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Post » Tue Apr 15, 2014 8:50 am

If you look at the rayman origins example on this post, I think the point is clear:

https://www.scirra.com/blog/112/remembe ... our-memory
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Post » Tue Apr 15, 2014 9:51 am

@Captain Well, look at these big trees, mountain, grassland and landscape in background. These are points that I'm using different backgrounds each level that don't use a lot of decorations.
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Post » Tue Apr 15, 2014 11:33 am

Joannesalfa wrote:@Silverforce one big sprite with some color palettes will have 10 mb of memory, then a pack of 30 sliced sprites from big sprite will have same memory 10 mb.


I have another project uses 2 or 4 colors, C2 says it uses 1.5 mb memory usage, then it's on preview using chrome, it uses less than 5 mb of memory.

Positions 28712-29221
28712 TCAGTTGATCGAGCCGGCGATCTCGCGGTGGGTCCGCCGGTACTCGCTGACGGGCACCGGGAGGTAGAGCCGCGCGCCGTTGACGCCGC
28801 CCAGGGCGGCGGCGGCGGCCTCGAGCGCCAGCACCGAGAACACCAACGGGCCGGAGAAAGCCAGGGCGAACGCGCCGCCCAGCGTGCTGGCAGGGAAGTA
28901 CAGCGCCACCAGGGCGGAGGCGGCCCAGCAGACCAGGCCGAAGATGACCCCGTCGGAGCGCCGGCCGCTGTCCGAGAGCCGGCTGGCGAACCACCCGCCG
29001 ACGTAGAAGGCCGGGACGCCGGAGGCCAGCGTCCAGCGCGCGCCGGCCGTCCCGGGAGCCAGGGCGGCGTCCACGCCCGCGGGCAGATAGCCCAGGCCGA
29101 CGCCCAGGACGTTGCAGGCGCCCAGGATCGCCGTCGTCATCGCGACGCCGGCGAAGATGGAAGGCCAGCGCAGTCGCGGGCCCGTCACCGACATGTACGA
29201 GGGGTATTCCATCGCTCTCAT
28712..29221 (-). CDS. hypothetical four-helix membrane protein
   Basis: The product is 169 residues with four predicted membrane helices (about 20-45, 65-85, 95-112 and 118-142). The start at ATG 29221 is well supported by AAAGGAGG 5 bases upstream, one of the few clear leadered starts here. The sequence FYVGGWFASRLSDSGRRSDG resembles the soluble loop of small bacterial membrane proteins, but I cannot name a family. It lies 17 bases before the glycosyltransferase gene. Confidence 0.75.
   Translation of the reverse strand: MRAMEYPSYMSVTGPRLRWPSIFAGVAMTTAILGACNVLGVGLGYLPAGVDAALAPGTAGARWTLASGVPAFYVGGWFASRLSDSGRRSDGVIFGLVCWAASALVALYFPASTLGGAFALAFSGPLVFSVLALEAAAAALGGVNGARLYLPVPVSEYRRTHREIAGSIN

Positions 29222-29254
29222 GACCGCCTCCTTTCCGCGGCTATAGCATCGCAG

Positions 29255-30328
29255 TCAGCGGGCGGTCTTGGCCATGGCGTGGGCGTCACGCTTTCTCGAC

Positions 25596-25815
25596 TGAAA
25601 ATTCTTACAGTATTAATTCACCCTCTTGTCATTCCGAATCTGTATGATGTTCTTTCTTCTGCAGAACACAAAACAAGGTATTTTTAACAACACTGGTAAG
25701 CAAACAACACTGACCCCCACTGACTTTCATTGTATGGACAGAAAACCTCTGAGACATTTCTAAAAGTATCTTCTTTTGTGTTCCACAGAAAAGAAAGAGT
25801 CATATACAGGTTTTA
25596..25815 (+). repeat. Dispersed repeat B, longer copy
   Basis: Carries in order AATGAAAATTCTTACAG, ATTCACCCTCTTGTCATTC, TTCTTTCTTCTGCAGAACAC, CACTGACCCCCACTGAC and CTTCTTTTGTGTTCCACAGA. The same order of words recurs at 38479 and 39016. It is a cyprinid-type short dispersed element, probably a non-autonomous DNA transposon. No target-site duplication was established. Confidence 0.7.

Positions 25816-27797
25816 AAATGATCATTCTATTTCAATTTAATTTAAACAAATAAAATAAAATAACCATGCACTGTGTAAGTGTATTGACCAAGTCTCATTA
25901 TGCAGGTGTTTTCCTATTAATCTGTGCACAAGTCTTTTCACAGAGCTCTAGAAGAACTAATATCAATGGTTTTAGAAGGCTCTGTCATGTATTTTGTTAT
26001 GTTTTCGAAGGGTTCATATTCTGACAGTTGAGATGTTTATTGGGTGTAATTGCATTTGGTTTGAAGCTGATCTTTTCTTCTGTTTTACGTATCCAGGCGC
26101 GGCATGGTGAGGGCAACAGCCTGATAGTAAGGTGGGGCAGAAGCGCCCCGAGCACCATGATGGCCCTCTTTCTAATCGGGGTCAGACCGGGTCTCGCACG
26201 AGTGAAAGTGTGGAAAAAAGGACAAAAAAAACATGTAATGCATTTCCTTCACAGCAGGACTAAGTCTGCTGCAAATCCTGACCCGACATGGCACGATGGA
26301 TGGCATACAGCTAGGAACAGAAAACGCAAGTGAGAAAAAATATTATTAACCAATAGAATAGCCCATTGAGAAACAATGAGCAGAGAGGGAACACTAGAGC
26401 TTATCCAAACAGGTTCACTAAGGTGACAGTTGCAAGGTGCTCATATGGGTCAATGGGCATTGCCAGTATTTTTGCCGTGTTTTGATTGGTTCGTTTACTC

I was wondering if I make an another project without sprites, I use text and set as ImageMemoryusage expresssion, then started to run and it says 9.68 mb of memory by a plain white background, that's odd.


I think C2 adds by default twice the rendering area to this expression, I am not entirely sure though, but that ciuld explain it.

And for the PS, I was extrapolating, I know you aren't like that, was just constating that some points could be clearer, since a lot of people misinterprets them sometimes, not towards you.
Game design is all about decomposing the core of your game so it becomes simple instructions.
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Post » Tue Apr 15, 2014 12:37 pm

Splitting up large pieces of artwork will not help at all - in fact it could end up using more memory and causing problems with seams.

The blog post is advising to use the same technique as Rayman Origins. Despite being a beautiful game, it does not use any large pre-rendered images like you have: it's entirely built out of smaller images. That is a far better way to design games. With the single large piece of artwork in your post, there is nothing you can do, it is simply going to use lots of memory, and you can't reuse it anywhere, so the temptation will be to continue using more and more large images until you completely run out of memory. A game like Rayman Origins on the other hand can keep going with huge levels reusing the same images without using more memory.